Q: How did the renaming process begin?

A: A petition with at least 15 signatures was given to the Minneapolis Park and Recreation Board. The board held several public hearings before it approved renaming Lake Calhoun to Bde Maka Ska, the original Dakota name that means White Earth Lake.

Q: Why did the petitioners want to change Lake Calhoun’s name?

A: Federal surveyors named the lake after Secretary of War John Calhoun, who authorized the building of Fort Snelling. Calhoun, a South Carolinian who later became vice president and a U.S. senator, was an ardent supporter of slavery. His background prompted the Park Board a few years ago to reconsider the lake’s name.

Q: What is the next step?

A: The Hennepin County Board will hold meetings and vote on the name change. The board has received two other petitions for different names: Lake Maka Ska or Lake Wellstone, after the late U.S. senator. The County Board may ratify the Park Board’s recommendation, choose another name or leave it as Lake Calhoun.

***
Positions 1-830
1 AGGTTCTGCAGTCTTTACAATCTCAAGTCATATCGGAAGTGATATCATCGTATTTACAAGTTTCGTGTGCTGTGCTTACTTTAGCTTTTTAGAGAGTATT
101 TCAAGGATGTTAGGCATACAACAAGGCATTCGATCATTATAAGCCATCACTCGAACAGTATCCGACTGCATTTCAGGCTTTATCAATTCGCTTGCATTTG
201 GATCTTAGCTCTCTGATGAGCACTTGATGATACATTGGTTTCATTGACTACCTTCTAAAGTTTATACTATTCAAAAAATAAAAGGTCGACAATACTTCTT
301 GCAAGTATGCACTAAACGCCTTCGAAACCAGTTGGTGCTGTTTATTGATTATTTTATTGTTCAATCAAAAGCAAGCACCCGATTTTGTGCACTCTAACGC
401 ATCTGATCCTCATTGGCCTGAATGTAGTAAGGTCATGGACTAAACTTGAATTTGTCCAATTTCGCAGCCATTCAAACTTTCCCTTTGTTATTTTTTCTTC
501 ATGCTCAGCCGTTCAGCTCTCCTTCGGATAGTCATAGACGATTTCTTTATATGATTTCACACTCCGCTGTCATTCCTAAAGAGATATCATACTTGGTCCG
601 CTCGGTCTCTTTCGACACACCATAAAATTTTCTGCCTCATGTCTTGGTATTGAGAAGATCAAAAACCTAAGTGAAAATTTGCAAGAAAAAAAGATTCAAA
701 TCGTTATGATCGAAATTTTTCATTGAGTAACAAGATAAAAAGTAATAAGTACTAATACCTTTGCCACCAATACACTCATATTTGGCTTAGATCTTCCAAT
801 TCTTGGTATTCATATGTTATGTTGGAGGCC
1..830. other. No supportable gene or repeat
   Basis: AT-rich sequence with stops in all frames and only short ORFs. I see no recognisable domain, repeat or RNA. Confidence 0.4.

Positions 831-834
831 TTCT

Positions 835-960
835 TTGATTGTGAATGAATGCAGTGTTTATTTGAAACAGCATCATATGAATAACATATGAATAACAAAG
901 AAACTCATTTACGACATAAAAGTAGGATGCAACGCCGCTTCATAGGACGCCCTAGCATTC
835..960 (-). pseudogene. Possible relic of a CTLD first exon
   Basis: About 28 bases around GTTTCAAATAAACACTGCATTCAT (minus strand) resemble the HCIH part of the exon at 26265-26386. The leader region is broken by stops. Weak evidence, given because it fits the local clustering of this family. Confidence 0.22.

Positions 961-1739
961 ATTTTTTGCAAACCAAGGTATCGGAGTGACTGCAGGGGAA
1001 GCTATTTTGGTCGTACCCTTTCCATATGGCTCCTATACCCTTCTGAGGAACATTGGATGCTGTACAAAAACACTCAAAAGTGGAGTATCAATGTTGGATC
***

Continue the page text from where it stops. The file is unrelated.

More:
Q: When will the County Board vote on the matter?

A: No timetable has been offered.

Q: Does the County Board have the final say?

A: No. Two other agencies would have to approve a new name: the Minnesota Department of Natural Resources and the U.S. Board of Geographic Names.

Q: Would street names around Lake Calhoun, such as Calhoun Parkway, also need to be changed?

A: Not necessarily.